Wal-Mart bet its e-commerce future on the savvy of Silicon Valley late Thursday, announcing it will join with blue-chip venture firm Accel Partners to spin off its online retailing operations into an independent company, to be headquartered in Palo Alto, Calif.
Wal-Mart says the new company, dubbed Wal-Mart.com, will work to speed up the development of its e-commerce site and lure more of its offline customers to the Net. The announcement comes on the heels of the long-delayed revamp of the Wal-Mart.com Web site on Jan. 1.
"The combination of the trusted Wal-Mart brand and retail expertise with the company-building and technology savvy of Accel Partners is an exciting development for our customers, Wal-Mart.com and the Internet," said Lee Scott, vice chairman and COO, in a statement. "Our people deserve a lot of credit for the progress we've made with our existing site in such short order. Through their help and effort, we are well positioned to take our site to another level."
Wal-Mart.com will soon recruit a CEO and management team, the companies say. An independent board of directors will include Scott; Rob Walton, chairman of Bentonville, Ark.-based Wal-Mart Stores; and James Breyer, managing partner of Accel. Wal-Mart will retain a majority stake in the new venture, while Accel and the management team will hold equity positions in the company. The companies did not disclose their equity stakes or the investment each side will put into the venture.
Wal-Mart is the latest in a string of offline retailers that have bet on the success of their e-commerce operations and tapped into the technology know-how of Silicon Valley VCs. Already companies such as Nordstrom, Kmart and others have teamed up with VC firms to create independent e-commerce companies.
"By locating this new company in the heart of Silicon Valley, we will have access to an outstanding talent base as well as emerging Internet technologies," Scott said. "This puts Wal-Mart.com right where it needs to be, and should allow us to further develop our e-commerce business at both Wal-Mart and Internet speed."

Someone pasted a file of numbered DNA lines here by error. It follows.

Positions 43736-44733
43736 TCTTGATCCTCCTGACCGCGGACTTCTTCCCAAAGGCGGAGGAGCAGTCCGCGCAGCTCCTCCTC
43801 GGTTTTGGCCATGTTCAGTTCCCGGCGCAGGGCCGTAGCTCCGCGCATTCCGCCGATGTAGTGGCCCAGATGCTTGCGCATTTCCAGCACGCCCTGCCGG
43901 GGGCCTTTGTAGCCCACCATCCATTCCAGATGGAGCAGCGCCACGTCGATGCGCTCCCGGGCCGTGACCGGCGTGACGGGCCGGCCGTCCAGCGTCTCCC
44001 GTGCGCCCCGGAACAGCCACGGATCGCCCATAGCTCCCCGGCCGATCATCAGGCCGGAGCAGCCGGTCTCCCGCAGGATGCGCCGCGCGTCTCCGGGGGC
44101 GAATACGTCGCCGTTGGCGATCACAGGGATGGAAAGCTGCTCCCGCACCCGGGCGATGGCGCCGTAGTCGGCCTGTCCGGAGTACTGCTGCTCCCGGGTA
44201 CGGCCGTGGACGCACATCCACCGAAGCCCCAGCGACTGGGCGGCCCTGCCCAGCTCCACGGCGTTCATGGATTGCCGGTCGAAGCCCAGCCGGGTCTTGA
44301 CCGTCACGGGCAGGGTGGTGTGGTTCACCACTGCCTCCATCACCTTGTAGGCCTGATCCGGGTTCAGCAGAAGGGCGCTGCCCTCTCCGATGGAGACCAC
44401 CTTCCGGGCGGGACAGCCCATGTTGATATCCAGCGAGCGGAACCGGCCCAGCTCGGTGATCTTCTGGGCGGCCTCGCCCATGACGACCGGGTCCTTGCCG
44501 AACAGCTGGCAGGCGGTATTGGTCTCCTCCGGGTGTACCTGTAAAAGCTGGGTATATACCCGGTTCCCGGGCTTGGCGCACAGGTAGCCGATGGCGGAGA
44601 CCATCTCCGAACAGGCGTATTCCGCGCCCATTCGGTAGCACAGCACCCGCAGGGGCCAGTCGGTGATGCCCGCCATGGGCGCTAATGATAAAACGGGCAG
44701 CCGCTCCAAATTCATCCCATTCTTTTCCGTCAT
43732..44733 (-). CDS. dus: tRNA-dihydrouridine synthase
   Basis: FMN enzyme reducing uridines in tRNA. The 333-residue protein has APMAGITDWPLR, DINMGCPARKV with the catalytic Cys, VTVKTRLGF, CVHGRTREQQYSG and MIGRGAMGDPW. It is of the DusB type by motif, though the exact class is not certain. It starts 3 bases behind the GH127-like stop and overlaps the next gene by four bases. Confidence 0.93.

Conventional wisdom is that by creating an independent spinoff, giant offline retailers can channel their Internet efforts into a nimble entity that can compete with fast-growing e-commerce startups. What's more, the independent companies have a better chance of recruiting top management and engineering talent by offering stock options with the potential of Internet riches.
The teaming up of the world's largest retailer with Accel is sure to make a splash in the e-commerce pool. If successful, the venture could eventually pose serious competition to online retail giant Amazon.com.
But successful partnerships between the spinoffs of offline giants and VCs is by no means assured. The companies face the daunting task of executing flawlessly to catch up with the Internet companies that are already far ahead.
What's more, one such partnership has already unraveled: Toys "R" Us and Benchmark Capital called off their alliance last summer after a clash of cultures and disagreement over ownership of the e-commerce venture.
In December, Wal-Mart announced a sweeping partnership with America Online to offer a low-cost, cobranded Net access service. The two companies also agreed to develop various cross-marketing initiatives. Scott said in the statement that the relationship with Accel will enhance the AOL agreement.